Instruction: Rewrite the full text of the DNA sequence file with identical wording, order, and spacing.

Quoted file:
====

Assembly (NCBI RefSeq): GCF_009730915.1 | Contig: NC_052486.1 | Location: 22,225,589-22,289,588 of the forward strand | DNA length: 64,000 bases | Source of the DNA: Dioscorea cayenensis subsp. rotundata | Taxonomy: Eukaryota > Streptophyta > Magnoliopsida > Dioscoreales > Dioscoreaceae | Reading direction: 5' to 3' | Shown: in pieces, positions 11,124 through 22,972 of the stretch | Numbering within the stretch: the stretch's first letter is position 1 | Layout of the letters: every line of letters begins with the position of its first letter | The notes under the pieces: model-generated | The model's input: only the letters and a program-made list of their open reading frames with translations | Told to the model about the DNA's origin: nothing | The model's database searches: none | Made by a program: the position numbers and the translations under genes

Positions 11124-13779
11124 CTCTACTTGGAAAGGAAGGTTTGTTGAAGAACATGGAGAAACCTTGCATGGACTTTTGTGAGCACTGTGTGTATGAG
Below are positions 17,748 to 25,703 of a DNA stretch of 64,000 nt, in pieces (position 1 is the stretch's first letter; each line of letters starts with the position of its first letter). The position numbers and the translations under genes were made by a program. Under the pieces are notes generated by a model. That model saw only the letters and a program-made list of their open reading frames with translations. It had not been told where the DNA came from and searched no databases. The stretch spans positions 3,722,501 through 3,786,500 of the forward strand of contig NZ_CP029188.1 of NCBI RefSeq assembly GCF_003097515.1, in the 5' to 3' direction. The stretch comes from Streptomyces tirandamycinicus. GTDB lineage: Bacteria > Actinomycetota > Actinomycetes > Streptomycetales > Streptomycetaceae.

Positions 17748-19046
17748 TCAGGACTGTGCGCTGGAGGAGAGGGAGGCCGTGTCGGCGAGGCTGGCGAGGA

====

Assembly (NCBI RefSeq): GCF_009730915.1 | Contig: NC_052486.1 | Location: 22,225,589-22,289,588 of the forward strand | DNA length: 64,000 bases | Source of the DNA: Dioscorea cayenensis subsp. rotundata | Taxonomy: Eukaryota > Streptophyta > Magnoliopsida > Dioscoreales > Dioscoreaceae | Reading direction: 5' to 3' | Shown: in pieces, positions 11,124 through 22,972 of the stretch | Numbering within the stretch: the stretch's first letter is position 1 | Layout of the letters: every line of letters begins with the position of its first letter | The notes under the pieces: model-generated | The model's input: only the letters and a program-made list of their open reading frames with translations | Told to the model about the DNA's origin: nothing | The model's database searches: none | Made by a program: the position numbers and the translations under genes

Positions 11124-13779
11124 CTCTACTTGGAAAGGAAGGTTTGTTGAAGAACATGGAGAAACCTTGCATGGACTTTTGTGAGCACTGTGTGTATGAG
Below are positions 17,748 to 25,703 of a DNA stretch of 64,000 nt, in pieces (position 1 is the stretch's first letter; each line of letters starts with the position of its first letter). The position numbers and the translations under genes were made by a program. Under the pieces are notes generated by a model. That model saw only the letters and a program-made list of their open reading frames with translations. It had not been told where the DNA came from and searched no databases. The stretch spans positions 3,722,501 through 3,786,500 of the forward strand of contig NZ_CP029188.1 of NCBI RefSeq assembly GCF_003097515.1, in the 5' to 3' direction. The stretch comes from Streptomyces tirandamycinicus. GTDB lineage: Bacteria > Actinomycetota > Actinomycetes > Streptomycetales > Streptomycetaceae.

Positions 17748-19046
17748 TCAGGACTGTGCGCTGGAGGAGAGGGAGGCCGTGTCGGCGAGGCTGGCGAGGA